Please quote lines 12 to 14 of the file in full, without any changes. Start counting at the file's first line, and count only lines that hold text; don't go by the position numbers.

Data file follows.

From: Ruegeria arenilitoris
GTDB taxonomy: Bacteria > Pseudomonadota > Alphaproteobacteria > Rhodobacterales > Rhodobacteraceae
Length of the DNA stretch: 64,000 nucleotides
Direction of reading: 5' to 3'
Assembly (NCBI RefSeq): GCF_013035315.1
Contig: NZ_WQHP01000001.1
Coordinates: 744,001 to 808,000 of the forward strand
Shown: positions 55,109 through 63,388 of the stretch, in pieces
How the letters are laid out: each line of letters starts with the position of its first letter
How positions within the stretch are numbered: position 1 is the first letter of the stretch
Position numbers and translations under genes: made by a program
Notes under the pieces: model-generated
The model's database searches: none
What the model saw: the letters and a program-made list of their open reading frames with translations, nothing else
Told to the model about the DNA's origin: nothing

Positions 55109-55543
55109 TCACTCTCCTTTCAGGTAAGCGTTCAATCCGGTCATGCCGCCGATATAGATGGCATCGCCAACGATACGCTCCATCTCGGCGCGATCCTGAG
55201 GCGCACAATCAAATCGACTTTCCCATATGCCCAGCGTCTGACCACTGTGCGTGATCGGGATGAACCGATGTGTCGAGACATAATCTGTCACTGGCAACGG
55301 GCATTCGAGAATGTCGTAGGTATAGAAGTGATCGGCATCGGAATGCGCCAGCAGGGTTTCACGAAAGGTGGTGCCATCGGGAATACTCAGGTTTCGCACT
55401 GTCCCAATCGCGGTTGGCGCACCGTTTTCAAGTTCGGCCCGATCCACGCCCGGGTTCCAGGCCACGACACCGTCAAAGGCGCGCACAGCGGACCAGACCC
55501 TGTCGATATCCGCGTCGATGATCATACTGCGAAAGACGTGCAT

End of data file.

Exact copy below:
Notes under the pieces: model-generated
The model's database searches: none
What the model saw: the letters and a program-made list of their open reading frames with translations, nothing else